Producer Tanya Jessen, Lead artist Pete Ellis and design director Cliff Bleszinski joined moderator Jessaca Chobot to give us a really detailed look at what they've been working on since the announcement.
Epic calls Fortnite a cooperative sandbox survival game. You might have heard that it's something like Minecraft, and it does have some similarities, though you won't find any blocky trees or animals here. You will work with friends to scavenge the environment, and then use your findings to build forts. Later, you'll work together to defend them at nite, when the forces of darkness usually show up.
Fortnite was designed to be played with friends. Everything from building to fighting can be done with your best buds, and what's nice is that there's something there for everyone to enjoy. Jessen said that different personality types playing together was one of their inspirations for Fortnite, and they've worked it out so that you can invite players of all natures and skill levels to join in the fun. For example, nesting types can stay back in the base and build things while more aggressive types can hunt, or fans of exploring can go scavenge supplies.
Some early prototypes of one weapon, a crossbow, were shown off at the panel. In its default form, the bow shoots a simple dart. Upgraded, we saw it shoot three darts at once, taking out three baddies. An electrical upgrade added a shocking stun to the shots, freezing enemies up to be attacked by another player. Finally, a tightrope shot added a rope to be used for platforming purposes. They say that they're still working out how items will be upgraded, and that these examples are just some of the ideas they've had along those lines.
One of Fortnite's enemy types, the troll, was detailed. This little bastard hides in shadows, can run up walls, move through walls, and easily get right into the action, throwing a wrench in what you're trying to accomplish or defend. The troll's ability to portal through solid objects makes it particularly troublesome. Worse, it also steals items, though it cannot move through portals when carrying a stolen item.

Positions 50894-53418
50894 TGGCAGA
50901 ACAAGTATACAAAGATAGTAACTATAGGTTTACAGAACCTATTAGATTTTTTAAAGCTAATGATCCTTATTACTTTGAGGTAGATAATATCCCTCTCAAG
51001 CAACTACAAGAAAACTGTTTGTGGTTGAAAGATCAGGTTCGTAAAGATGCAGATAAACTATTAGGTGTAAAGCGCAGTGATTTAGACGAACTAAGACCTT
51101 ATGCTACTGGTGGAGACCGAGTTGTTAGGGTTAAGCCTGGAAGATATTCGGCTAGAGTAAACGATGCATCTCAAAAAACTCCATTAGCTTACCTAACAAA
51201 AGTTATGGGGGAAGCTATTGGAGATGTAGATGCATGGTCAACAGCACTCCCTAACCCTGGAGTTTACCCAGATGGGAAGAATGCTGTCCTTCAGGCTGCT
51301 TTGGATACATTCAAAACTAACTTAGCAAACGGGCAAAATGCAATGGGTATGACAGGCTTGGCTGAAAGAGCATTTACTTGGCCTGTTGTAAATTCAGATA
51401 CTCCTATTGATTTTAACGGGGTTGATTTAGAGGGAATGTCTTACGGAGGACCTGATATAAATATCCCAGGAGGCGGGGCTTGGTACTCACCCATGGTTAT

Footage of scavenging and editing was shared with the attendees of the panel. A tree came down with three axe swipes, giving the player wood supplies. Once proper resources are gathered, building happens quickly. In this example, a house frame went up in a matter of seconds. We saw that the player had to defend the unfinished house frame at night, and that they didn't do a very good job -- three small trolls took it down quickly.
A more in-depth example of editing and building structures showed the players work about five days into playing. Upgraded skills brought about better wood and newer home structures, like stairs and windows. We saw a fast-forwarded clip of Fortnite's grid-based editing system, which had arches, balconies and roofing plopping out of thin air instantly -- very cool. A final example showed the supposed result of much more play: a massive castle that seemed like no trolls could ever take it down.
The panel was used to reveal that Fortnite would be the first game to use Epic's new Unreal Engine 4. Some slideshows shared images of a cartoony yet highly detailed world, and art director Pete Ellis promised lighting effects, more colors, higher detail and animated skies with realistic day-to-night transitions.
It was also revealed here that Fortnite would be a PC exclusive.
The panelists made it clear that Fortnite is still a work in progress, and that they're currently deep into the process of figuring the details out. Bleszinski said that they wanted to make a game for gamers, and thanked attendees for showing up to support an original game in a market where numbered sequels are the norm.
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